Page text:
At the same time, the aspects of larger entities that attract the small firms are those that cause them the greatest consternation: resources (swaggering), methodologies (automatons), access (arrogance), process and protocol (restrictions), structure (politics), stability (stagnant), solid and dependable (banging your head against a brick wall) and so on.

Perhaps both types of companies are trying to delude others, or more charitably, dressing up their wares. Perhaps they are deluding themselves. As such, it is hardly surprising that misunderstandings and mistrust abound. Sulej, Stewart and Keogh [2001] identified "the perception and management of risk" between the partners as well as "the influence of varying levels of trust and commitment in partnership arrangements" as key areas for investigation in these asymmetric relationships6.

To make matters worse, there is a high probability that the motives the two partners hold for entering the relationship may be completely different, if not incompatible. Most large firms' motives have a single common denominator. They seek new revenue sources that will increase shareholder value. This is not to deny that large firms contain individuals with their own needs and objectives. However, the culture and systems of most large firms constrain individuals' motives from taking control.

Smaller firms may also have strong cultures and systems. However, we find that smaller firms' motives are more idiosyncratic and more individually driven. Small firms' motives can at root be more specific, more personal objectives such as: "getting enough capital to retire", "having many people working for me", "showing them that I was right" or "being allowed to do research my way", as well as combinations of objectives.

High ratio relationships for beginners: some preliminary lessons

We present five preliminary pointers on high ratio relationships, by looking at some technology partnerships we have encountered7. We also believe that there are a couple of "red herrings" to avoid.

Lesson: Concentrate on benefits rather than features

A large biotech firm proposed developing a new analytical technique for viruses that was 50% faster than current ones. Its in-house team was convinced of their own superiority in both understanding the problem and basic science. Ignoring its smaller, co-operative partners comments on the customers' needs in favour of complete in-house development, it failed to understand what was going on in the market, ignoring an alternative technology that the in-house team deemed inferior. This completely new analytical technique, developed by one of the threatened partners, was 20 times faster and swept the field in just three years.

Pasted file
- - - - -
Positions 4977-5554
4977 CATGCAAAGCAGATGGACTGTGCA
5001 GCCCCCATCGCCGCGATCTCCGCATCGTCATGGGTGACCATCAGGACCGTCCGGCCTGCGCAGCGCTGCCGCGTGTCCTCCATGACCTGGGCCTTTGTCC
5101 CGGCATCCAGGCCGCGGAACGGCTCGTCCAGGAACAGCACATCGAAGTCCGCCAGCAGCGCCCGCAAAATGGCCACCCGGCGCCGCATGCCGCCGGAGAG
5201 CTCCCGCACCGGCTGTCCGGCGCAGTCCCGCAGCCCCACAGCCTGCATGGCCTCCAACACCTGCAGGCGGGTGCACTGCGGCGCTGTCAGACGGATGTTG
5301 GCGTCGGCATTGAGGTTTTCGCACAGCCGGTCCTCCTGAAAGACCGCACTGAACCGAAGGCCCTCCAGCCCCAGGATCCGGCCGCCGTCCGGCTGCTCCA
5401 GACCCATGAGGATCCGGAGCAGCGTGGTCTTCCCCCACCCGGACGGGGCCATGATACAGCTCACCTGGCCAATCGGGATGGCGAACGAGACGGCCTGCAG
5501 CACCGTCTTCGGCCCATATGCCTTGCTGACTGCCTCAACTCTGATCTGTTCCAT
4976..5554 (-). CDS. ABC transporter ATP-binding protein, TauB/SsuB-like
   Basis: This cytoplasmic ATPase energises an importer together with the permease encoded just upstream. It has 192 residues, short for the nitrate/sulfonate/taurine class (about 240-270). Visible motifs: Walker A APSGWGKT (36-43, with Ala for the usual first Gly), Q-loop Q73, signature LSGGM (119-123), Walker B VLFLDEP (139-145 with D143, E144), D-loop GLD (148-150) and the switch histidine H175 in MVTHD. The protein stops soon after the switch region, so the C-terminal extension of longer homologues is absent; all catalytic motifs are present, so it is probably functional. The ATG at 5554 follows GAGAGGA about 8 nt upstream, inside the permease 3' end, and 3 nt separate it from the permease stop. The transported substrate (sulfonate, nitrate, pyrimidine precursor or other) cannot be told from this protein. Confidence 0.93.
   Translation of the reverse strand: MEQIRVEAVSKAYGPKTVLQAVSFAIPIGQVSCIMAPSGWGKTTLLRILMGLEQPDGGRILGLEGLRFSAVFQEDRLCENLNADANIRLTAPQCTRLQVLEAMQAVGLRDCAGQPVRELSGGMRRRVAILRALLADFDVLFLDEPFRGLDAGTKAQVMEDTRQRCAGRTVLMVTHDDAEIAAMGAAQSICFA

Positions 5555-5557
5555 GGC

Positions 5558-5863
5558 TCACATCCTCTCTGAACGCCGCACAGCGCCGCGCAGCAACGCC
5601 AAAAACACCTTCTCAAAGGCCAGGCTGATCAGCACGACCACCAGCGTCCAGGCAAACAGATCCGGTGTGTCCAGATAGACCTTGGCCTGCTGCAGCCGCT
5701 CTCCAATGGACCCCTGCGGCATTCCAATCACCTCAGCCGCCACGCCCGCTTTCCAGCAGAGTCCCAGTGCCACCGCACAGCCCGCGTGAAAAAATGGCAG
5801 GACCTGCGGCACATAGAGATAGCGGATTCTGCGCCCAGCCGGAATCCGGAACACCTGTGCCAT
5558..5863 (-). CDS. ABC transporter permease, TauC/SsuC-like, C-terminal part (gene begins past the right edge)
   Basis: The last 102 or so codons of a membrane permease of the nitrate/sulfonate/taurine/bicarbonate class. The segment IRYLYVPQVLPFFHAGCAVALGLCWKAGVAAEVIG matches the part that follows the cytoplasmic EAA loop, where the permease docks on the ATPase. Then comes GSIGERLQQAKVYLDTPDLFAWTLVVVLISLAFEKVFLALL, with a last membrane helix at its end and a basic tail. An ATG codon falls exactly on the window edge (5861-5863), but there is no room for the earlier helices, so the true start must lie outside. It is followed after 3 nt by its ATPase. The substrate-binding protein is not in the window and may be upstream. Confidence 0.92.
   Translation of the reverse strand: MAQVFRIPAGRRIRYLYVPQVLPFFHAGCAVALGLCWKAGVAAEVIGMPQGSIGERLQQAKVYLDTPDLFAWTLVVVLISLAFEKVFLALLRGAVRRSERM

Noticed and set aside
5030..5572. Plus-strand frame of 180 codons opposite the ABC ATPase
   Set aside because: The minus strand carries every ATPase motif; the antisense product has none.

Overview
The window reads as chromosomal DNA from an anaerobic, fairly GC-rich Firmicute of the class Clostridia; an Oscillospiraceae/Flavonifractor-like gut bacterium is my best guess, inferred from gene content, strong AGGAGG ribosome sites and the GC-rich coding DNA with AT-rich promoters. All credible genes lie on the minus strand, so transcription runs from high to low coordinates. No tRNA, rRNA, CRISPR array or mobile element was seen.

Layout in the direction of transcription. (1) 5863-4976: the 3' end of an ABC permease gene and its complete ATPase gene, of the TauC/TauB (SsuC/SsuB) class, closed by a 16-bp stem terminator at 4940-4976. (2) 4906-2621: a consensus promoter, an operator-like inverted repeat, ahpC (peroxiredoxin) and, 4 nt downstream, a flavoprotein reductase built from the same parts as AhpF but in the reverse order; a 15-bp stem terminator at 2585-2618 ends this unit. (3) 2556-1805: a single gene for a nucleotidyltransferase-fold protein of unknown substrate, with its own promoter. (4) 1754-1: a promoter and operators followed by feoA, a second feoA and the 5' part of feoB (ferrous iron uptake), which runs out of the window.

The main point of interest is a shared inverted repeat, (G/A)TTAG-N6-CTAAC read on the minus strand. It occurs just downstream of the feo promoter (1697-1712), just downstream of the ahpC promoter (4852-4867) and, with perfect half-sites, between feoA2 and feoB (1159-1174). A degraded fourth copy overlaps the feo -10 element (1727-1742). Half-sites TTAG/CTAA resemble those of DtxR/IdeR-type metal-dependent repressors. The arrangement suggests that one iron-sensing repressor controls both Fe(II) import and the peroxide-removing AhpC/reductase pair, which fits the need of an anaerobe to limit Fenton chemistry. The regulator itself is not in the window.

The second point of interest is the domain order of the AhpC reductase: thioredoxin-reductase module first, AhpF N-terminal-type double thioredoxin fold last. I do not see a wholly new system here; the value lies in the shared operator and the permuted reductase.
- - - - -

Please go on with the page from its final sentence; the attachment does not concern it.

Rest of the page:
Lesson: Use bottom up market analysis from real potential customers

A large materials science firm was certain that its new material testing techniques were "owed" a portion of the market. However, it failed to recognise that its new, "factory-style" testing facility met its needs better than its customers. The facility would, if used by customers, rather nicely reduce some central overheads. The firm built the facility and its subsequent marketing made customers very aware of their urgent testing requirements. In response, newly-aware customers went not to the new facility but to a handful of smaller testing laboratories with a high technical emphasis and a professional service approach.

Lesson: Apply the "chicken gun test"

A small security software firm did not understand the need for independent validation of their technology. For a wide variety of reasons, including many emotional ones, they resisted submitting themselves to industry-recognised benchmarks for three years. Only by teaming with a larger player who could lend credibility did they start to win sales.

Lesson: Put someone in charge

A large information services company required a high number of meetings between large numbers of its staff before making decisions "just to make sure everyone is on board". As a result, it built a reputation for indecisiveness and dithering. The word on the street was to leave it until last when hawking interesting technology. The large firm has steadily lost its technical edge.

Lesson: Go for total technology valuation